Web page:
The Internal Revenue Service’s deadline for filing and paying your 2020 taxes is May 17, 2021. It’s never too early to start planning for Tax Day — and it’s better to answer any questions you might have now instead of later.
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If you’re divorced and receive child support, you might wonder if you have to include those payments as taxable gross income on your tax return. Here’s what you need to know about reporting child support income on your taxes and the answer to the question, “Is child support taxable?”
Please note that The IRS has announced that the federal income tax deadline for individuals is May 17, 2021 for the 2020 tax year. State deadlines have not changed, however, so make sure to confirm your state’s due date before you file.
Is Child Support Taxable Income?
So, is child support considered income? The short answer is no.
If your ex-husband or ex-wife pays child support to you, don’t include those amounts as taxable income on your tax return. Child support doesn’t count as income, so you shouldn’t include child support on taxes, according to IRS guidelines.
Related: 8 Best Tax Tips for Single Parents
How To Report Child Support Income on Your Taxes
If you’re wondering where to find child support received on the 1040 tax form, you don’t report child support payments that you received — or were entitled to — anywhere on your Form 1040 income tax return. The same is true if you need to know where to find child support on the 1040 tax form in general. Even if you itemize your deductions on Schedule A of Form 1040, child support payments don’t qualify as an itemized deduction.
However, don’t confuse child support payments with spousal support. The IRS requires you to report alimony that you received as part of your gross income. The payer must record your Social Security number on their own tax return if they choose to deduct the alimony, as well.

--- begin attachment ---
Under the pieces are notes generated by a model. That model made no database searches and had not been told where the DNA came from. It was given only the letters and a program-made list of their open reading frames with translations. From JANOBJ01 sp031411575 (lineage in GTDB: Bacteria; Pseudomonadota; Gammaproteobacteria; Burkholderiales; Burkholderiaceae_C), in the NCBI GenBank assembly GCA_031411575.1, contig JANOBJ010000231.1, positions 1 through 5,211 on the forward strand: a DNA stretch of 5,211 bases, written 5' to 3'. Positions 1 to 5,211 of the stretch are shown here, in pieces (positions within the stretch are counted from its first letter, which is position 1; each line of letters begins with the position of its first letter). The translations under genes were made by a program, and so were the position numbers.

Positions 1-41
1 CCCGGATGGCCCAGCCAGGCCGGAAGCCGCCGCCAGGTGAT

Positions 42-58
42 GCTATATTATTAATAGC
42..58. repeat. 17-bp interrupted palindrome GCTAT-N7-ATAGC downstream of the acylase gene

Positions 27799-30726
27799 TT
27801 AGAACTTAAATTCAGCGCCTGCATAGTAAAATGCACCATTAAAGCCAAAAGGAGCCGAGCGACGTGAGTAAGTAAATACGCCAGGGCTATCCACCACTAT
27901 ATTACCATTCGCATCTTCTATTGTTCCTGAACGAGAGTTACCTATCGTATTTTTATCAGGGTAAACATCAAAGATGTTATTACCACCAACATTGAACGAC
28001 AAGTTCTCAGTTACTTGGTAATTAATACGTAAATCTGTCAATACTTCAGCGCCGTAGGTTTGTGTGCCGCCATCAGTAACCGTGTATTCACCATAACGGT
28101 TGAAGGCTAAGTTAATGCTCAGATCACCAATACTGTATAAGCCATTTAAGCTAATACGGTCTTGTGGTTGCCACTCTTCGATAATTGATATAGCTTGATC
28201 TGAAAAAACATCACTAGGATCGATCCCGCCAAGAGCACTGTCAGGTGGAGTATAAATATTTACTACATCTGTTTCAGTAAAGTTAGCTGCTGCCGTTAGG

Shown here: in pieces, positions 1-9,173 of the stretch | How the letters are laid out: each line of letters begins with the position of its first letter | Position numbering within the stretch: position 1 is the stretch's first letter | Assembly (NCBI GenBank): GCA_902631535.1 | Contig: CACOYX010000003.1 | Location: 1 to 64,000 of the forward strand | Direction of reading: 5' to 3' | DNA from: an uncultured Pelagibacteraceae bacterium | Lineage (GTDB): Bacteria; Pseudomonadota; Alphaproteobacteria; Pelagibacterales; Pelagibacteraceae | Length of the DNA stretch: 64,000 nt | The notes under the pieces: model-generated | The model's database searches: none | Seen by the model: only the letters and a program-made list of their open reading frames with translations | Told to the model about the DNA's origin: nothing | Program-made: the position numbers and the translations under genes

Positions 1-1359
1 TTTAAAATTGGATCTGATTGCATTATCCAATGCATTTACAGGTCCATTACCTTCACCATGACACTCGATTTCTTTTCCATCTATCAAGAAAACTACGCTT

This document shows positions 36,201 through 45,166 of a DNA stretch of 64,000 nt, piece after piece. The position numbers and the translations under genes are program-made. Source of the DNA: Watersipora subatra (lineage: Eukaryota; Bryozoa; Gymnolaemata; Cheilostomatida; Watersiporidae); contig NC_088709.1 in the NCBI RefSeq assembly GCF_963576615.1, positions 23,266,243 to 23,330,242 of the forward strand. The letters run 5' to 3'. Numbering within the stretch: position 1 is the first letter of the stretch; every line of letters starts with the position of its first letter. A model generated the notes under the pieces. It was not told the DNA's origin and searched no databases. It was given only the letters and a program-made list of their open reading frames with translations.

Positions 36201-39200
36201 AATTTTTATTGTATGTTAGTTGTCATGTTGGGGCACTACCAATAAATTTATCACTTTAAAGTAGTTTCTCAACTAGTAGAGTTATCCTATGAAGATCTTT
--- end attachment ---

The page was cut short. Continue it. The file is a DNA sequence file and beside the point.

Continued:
How Do I Claim a Dependent on My Taxes?
You might be able to claim a child as your dependent if you meet certain requirements. In addition, if you paid more than half of the household costs where your child lives, you might qualify for the advantageous tax filing status of head of household.
If your child lived in your home for a greater part of the year, you’re referred to as the custodial parent, and you can claim them as a dependent on your income tax return for that year. Your ex-spouse is referred to as the noncustodial parent.
For you to claim a child as a dependent, the child must meet the broad IRS definition of “qualifying child,” which covers a variety of relatives, including grandchildren. The qualifying child must:
Live in the U.S. for more than half of the year
Be younger than you
Be under age 19
Be under age 24, if a full-time student
Be any age if permanently and totally disabled
Have lived with you for more than half of the tax year
Not file a joint return, unless the child and the child’s spouse didn’t have a separate filing requirement and filed the joint return only to claim a refund
Real life is complicated, so tax laws account for many exceptions to these requirements to address a wide variety of personal circumstances.
Here’s What You Need To Know: Taxes Have Changed for Divorced Parents
Preparing your annual income tax return can be complicated when it comes to taxes for divorced parents who might be receiving or paying child support. Consult a tax professional to ensure you get the best possible result for your family — and make the lowest tax payment possible.
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Gabrielle Olya contributed to the reporting for this article.
Last updated: Mar. 18, 2021